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Appointment of Donna Brown to BMHA board is questioned

After serving four months in a post to which she was never legally appointed, Donna M. Brown's name has been resubmitted by the mayor for a seat on the Buffalo Municipal Housing Authority board of commissioners.

But even if the appointment had been legal from the beginning, it seems Brown would not have made much of an impact as a commissioner, having been absent for three of four regular board meetings since being designated for the seat in January to fill a vacancy.

That attendance record has caused at least one Common Council member to say he may not vote for her when her name comes up for Council confirmation, even if it's done right this time. And he even questions whether the resubmission followed city rules.

The saga started when Mayor Byron W. Brown appointed Donna Brown, a former deputy mayor -- the two are not related -- in January. But the appointment, which was received and filed as a communication rather than voted on, was invalid under state public housing law stipulating that "any member of such authority appointed or reappointed by the mayor of Buffalo shall be subject to confirmation by a majority vote of the Common Council."

Five members of the seven-member Housing Authority board are appointed by the mayor, and all but Donna Brown were confirmed by the Council.

According to City Hall officials, it was a procedural mistake that slipped through both the Council and the Law Department, which advises the Council.

"The mayor filed it appropriately with the intention for approval, and then for some reason, the Council received and filed it rather than approving it," said mayoral spokesman Michael J. DeGeorge.

Fillmore Council Member David A. Franczyk agreed that the matter should have been voted on as a resolution and that the Law Department should have advised the Council.

"No one was 100 percent sure, but [Council members] should have been because we've done this before," Franczyk said.

The mistake means that any votes Brown cast during Housing Authority meetings are invalid. But she has not been present for many votes.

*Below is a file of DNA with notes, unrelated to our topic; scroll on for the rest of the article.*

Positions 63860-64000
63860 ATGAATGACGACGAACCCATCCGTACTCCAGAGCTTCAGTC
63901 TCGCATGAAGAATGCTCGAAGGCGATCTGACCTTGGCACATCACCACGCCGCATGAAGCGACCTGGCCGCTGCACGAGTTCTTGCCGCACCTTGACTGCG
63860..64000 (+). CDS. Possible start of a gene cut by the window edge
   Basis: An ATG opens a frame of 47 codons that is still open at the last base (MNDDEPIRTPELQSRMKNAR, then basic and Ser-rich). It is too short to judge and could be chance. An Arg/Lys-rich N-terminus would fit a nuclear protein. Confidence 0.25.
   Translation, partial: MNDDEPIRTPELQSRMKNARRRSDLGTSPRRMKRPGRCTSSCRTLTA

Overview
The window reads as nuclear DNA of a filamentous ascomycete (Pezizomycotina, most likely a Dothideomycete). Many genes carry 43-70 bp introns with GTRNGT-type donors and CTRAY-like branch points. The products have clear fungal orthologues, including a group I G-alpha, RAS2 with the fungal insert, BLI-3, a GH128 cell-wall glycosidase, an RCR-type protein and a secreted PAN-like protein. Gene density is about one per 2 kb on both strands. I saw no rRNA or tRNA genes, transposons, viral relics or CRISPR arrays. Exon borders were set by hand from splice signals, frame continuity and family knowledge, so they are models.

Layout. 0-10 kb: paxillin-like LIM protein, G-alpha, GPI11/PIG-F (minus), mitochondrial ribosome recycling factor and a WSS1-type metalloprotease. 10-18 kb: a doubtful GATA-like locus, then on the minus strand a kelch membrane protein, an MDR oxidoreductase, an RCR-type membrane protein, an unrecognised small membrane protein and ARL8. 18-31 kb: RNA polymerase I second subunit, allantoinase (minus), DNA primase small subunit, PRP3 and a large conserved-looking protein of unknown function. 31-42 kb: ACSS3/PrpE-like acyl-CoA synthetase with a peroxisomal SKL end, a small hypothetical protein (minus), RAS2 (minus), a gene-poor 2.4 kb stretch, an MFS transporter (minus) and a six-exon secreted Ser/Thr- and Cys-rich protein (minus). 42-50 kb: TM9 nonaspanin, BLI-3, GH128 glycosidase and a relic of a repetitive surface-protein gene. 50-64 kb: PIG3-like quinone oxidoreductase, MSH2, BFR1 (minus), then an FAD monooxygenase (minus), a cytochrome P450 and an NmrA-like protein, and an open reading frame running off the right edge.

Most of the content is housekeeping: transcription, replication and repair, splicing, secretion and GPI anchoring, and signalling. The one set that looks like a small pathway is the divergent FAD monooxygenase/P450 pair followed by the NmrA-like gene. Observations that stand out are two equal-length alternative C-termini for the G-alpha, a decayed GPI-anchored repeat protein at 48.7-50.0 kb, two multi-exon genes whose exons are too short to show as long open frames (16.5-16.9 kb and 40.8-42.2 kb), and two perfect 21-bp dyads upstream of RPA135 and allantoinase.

At her first regular meeting in January, she left after about five minutes to attend a State of the Hospital address at Erie County Medical Center, where she works as a patient advocate.

She was absent from the February meeting. She attended the regular meeting in March but was absent for a special meeting also held in March. She was absent again from the April meeting.

When contacted to comment, she said she was out with a medical emergency and was not available to discuss the matter that day. She did not return subsequent phone calls seeking comment.

Now some officials are questioning her level of commitment.

"With a record like that, I would not be inclined to vote for her," Franczyk said. "With that kind of record, she doesn't show an interest. We need someone who is engaged and shows and interest. As far as being any kind of go-getter, I didn't see it as deputy mayor. She did absolutely nothing, and obviously she's showing no interest in BMHA."

Indeed, Donna Brown was criticized for her work on poverty issues while in City Hall after delivering an anti-poverty plan widely panned as merely a regurgitation of existing programs.

One of the Housing Authority's two tenant-elected commissioners also was critical.

"We'd appreciate it if she took an interest with the Housing Authority," Joseph A. Mascia said. "I'm sure she's very busy with her position at ECMC. We all have other duties we have to attend."

Brown's appointment was sent to the Council's Civil Service Committee for review and could be dealt with at Tuesday's committee meeting -- if the resubmission is legal. But Franczyk also has questioned that.

Tuesday, a day after The Buffalo News questioned the administration about the matter, the mayor moved to correct the mistake by resubmitting Brown's name at that day's Council meeting.

But Franczyk objected to the "late file." As per Council rules, he said, any member can object to consideration of any item not filed by 2 p.m. the Thursday prior to the next Council meeting. A majority of the Council voted to send the matter to committee anyway. Franczyk has asked the corporation counsel to review the legality of that move.